The CitizenLab is an innovative method of gaining insight into citizens' opinions. It is based on consultation and deliberation, rather than on a survey.
The CitizenLab was monitored by a support committee and by scientists from four academic research groups, who carried out a discourse analysis.
AIn the CitizenLab, thirty-two citizens, working over three weekends, engaged in discussions and entered into dialogue with experts, stakeholders and policymakers.
They did this on the basis of concrete cases involving reimbursements which served as an input for the debates. Nevertheless, it was not the purpose of the CitizenLab to offer recommendations on reimbursement for specific treatments, but instead to draw up general criteria for reimbursement in health care.
No attempt was made to reach a consensus, but the aim was to generate diverse, well-supported opinions.
The 32 participating citizens were given the freedom to construct their arguments on a broad footing and to make connections. The debate therefore regularly moved outside the context of reimbursement, for example addressing health care and health policy, the foundations of the Belgian social security system etc.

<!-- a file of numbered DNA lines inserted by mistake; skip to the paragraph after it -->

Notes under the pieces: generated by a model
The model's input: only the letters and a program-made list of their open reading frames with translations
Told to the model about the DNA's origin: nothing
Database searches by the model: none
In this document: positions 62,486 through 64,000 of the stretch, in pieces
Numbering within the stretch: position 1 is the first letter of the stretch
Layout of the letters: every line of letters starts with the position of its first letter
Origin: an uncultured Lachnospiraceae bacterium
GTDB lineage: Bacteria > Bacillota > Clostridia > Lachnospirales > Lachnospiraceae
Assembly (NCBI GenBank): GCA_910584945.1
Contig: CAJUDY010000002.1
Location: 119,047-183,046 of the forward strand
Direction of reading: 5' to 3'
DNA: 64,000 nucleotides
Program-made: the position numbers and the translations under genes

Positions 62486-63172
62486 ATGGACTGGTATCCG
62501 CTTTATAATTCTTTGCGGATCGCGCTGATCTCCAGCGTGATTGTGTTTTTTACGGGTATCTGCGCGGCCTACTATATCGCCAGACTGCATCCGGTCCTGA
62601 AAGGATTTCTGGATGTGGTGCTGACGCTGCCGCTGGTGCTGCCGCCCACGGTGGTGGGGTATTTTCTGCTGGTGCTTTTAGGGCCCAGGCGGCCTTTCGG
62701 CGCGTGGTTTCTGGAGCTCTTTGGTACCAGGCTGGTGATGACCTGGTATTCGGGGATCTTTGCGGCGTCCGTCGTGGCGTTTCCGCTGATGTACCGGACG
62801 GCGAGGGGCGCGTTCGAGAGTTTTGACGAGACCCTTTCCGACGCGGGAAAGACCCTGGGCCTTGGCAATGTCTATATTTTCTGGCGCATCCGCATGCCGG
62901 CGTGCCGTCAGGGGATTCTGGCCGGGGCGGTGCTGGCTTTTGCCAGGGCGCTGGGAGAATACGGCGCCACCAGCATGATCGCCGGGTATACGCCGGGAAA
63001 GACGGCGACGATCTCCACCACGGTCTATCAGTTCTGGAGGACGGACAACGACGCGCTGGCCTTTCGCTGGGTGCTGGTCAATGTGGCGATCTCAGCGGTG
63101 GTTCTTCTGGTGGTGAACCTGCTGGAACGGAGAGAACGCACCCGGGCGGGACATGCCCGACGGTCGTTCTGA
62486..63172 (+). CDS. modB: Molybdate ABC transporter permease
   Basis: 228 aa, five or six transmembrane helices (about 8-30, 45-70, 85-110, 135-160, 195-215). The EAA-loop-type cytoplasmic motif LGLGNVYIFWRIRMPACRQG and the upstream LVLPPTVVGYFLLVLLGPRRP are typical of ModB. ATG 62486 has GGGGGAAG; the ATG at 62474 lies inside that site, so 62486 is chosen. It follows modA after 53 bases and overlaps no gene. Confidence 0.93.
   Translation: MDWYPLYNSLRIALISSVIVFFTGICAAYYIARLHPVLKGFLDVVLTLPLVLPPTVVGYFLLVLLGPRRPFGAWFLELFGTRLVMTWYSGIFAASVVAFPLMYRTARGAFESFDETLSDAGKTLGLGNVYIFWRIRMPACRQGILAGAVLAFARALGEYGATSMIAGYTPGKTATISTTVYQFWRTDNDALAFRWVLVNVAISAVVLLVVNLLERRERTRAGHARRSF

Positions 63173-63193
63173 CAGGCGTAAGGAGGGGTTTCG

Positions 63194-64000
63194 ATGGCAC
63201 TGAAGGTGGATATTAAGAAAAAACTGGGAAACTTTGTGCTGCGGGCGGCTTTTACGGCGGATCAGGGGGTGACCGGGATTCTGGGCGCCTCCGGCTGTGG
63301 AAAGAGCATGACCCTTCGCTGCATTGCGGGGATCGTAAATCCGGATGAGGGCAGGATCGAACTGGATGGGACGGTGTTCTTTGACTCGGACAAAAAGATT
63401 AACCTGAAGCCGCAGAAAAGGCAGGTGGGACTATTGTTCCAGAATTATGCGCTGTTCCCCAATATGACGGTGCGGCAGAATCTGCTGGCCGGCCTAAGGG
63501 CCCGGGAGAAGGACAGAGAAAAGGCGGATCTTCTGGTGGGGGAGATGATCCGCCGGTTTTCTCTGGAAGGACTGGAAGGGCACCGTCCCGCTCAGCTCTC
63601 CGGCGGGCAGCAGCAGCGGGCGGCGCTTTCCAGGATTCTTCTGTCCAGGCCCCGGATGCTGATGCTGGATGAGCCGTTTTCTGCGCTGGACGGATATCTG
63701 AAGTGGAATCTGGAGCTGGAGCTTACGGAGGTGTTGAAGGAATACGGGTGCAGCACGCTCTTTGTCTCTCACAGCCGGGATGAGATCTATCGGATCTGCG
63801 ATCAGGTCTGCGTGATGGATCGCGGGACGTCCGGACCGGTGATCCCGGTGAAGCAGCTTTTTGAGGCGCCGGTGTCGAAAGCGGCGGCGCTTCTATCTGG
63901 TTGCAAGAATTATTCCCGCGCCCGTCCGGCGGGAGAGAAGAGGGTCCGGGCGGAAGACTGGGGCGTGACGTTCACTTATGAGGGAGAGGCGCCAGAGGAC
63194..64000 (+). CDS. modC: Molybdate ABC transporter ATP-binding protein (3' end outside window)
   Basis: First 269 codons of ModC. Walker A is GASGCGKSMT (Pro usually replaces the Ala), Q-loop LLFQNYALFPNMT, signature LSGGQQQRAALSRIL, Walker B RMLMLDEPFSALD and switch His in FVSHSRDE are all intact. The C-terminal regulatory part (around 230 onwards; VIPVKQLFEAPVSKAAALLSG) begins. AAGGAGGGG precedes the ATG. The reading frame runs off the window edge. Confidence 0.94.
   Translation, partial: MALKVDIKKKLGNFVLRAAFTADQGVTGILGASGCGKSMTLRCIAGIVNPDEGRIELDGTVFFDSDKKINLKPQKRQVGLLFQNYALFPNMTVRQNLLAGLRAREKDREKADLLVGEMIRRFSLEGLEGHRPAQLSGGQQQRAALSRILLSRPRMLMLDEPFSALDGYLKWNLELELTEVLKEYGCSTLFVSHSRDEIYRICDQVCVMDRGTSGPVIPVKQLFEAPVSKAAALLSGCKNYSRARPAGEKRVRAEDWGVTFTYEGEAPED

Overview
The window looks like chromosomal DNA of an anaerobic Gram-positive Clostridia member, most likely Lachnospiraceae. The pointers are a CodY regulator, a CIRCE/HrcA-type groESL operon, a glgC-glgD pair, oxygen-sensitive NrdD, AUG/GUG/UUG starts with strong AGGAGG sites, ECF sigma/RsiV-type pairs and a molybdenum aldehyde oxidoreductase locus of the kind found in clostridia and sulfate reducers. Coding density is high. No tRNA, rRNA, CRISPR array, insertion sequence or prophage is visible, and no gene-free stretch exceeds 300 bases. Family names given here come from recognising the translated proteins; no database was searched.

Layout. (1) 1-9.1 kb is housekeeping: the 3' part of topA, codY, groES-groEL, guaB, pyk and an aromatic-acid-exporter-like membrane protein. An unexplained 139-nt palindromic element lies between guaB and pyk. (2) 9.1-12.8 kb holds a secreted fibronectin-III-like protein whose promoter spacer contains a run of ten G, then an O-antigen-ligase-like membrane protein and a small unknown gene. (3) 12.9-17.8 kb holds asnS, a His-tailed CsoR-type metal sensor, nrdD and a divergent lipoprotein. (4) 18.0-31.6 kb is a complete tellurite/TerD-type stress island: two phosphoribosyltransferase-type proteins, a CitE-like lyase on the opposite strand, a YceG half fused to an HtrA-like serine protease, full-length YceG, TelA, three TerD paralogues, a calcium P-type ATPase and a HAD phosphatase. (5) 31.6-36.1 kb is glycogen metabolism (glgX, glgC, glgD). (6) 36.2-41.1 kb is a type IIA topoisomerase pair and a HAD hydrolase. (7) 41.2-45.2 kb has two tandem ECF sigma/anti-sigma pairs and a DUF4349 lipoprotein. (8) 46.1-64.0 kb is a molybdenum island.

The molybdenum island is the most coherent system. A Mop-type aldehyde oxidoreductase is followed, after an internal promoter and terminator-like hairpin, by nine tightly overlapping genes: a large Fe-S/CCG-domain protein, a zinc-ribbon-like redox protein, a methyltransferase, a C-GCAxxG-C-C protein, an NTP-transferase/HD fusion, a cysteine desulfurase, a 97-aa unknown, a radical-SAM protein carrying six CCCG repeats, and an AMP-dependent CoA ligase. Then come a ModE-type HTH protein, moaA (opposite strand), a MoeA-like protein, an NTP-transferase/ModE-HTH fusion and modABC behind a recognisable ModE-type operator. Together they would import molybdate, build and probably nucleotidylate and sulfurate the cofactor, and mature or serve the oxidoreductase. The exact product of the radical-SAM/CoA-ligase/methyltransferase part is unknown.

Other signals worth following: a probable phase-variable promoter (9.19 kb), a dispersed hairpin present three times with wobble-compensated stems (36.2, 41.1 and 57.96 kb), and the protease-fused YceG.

Citizens are calling for a public health insurance system which is based on solidarity and justice.
The participants link individual responsibility for one's own health with social responsibility in order to preserve solidarity and justice. That is because every individual choice to lead a healthy or unhealthy lifestyle has an impact on everyone.
Citizens attribute more importance to improving quality of life when a person is sick than to extending life.
A similar result also emerged from the survey from the Belgian Health Care Knowledge Centre (KCE).
For citizens, quality of life means more than 'not being ill'. In addition to physical comfort, quality of life is also about psychosocial aspects, autonomy, interaction with the environment and dignity.
The participants expect to have a health care system that meets the overall care needs of both patients and those close to them. Conditions that are complex or life-threatening or which have a major, long-term impact on quality of life, require multidisciplinary and integrated care.
At present, decisions are always made on individual aspects of patient care. There may be a medication, a physiotherapy treatment or various other things, but the decisions on all of them are made by separate committees. Nobody looks at the whole situation. – A participant in the CitizenLab